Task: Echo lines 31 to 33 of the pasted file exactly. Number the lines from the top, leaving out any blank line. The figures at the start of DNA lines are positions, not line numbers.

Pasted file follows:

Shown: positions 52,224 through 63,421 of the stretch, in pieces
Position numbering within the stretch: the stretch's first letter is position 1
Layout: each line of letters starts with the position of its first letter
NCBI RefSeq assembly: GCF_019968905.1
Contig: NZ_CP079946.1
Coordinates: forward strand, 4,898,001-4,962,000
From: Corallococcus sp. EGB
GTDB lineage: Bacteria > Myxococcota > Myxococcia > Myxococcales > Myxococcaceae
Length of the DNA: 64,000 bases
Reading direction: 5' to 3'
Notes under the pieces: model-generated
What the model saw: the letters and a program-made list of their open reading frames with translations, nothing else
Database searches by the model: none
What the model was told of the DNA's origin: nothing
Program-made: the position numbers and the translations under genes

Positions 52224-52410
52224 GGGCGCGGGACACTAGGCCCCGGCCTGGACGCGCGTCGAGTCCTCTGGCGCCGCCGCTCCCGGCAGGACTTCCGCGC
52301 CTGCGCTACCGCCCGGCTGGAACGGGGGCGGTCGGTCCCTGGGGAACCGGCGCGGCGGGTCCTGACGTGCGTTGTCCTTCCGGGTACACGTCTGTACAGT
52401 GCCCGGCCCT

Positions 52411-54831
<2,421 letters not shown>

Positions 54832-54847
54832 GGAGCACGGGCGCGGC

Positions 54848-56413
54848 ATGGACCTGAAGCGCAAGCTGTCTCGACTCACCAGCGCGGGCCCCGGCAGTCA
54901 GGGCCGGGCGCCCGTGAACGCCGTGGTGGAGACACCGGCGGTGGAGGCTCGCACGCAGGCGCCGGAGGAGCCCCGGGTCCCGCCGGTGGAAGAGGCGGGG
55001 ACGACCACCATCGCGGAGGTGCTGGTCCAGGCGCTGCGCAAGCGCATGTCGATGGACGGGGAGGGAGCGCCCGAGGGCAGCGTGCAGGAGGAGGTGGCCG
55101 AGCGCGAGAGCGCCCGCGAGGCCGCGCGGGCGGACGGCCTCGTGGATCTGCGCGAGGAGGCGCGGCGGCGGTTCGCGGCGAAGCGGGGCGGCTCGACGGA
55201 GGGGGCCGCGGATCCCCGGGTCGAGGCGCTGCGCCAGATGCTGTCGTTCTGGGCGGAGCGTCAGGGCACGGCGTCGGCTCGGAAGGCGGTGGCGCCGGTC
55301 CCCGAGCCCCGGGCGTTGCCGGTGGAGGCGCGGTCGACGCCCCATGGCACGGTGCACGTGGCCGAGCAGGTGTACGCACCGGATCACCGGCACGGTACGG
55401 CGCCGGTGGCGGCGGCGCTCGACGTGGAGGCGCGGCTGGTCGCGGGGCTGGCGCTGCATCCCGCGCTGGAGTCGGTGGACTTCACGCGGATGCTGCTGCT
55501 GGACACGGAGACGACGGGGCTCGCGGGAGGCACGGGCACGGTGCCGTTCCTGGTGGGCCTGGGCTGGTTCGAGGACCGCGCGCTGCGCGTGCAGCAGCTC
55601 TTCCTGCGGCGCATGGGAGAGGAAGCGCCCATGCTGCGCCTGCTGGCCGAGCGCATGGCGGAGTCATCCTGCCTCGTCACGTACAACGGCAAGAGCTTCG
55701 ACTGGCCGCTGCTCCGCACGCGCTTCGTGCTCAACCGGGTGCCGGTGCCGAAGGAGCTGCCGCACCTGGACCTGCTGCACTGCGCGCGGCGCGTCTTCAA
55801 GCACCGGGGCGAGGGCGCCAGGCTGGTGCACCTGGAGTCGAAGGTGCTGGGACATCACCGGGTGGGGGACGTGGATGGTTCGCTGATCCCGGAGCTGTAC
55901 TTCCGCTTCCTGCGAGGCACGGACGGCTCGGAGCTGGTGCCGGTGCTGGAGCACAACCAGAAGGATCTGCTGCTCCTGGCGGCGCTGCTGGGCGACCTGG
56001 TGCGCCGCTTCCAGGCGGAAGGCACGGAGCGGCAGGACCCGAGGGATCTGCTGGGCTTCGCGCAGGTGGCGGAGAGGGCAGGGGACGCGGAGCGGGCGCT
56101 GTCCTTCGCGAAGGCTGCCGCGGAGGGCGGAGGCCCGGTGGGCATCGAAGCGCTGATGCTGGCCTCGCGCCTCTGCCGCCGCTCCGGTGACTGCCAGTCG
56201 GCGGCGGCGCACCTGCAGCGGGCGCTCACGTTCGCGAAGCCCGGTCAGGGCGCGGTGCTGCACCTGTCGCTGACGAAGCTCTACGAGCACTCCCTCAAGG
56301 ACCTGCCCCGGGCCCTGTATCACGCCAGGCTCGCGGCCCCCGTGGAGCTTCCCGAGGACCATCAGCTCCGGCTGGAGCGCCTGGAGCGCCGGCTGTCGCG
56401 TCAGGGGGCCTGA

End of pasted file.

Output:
55401 CGCCGGTGGCGGCGGCGCTCGACGTGGAGGCGCGGCTGGTCGCGGGGCTGGCGCTGCATCCCGCGCTGGAGTCGGTGGACTTCACGCGGATGCTGCTGCT
55501 GGACACGGAGACGACGGGGCTCGCGGGAGGCACGGGCACGGTGCCGTTCCTGGTGGGCCTGGGCTGGTTCGAGGACCGCGCGCTGCGCGTGCAGCAGCTC
55601 TTCCTGCGGCGCATGGGAGAGGAAGCGCCCATGCTGCGCCTGCTGGCCGAGCGCATGGCGGAGTCATCCTGCCTCGTCACGTACAACGGCAAGAGCTTCG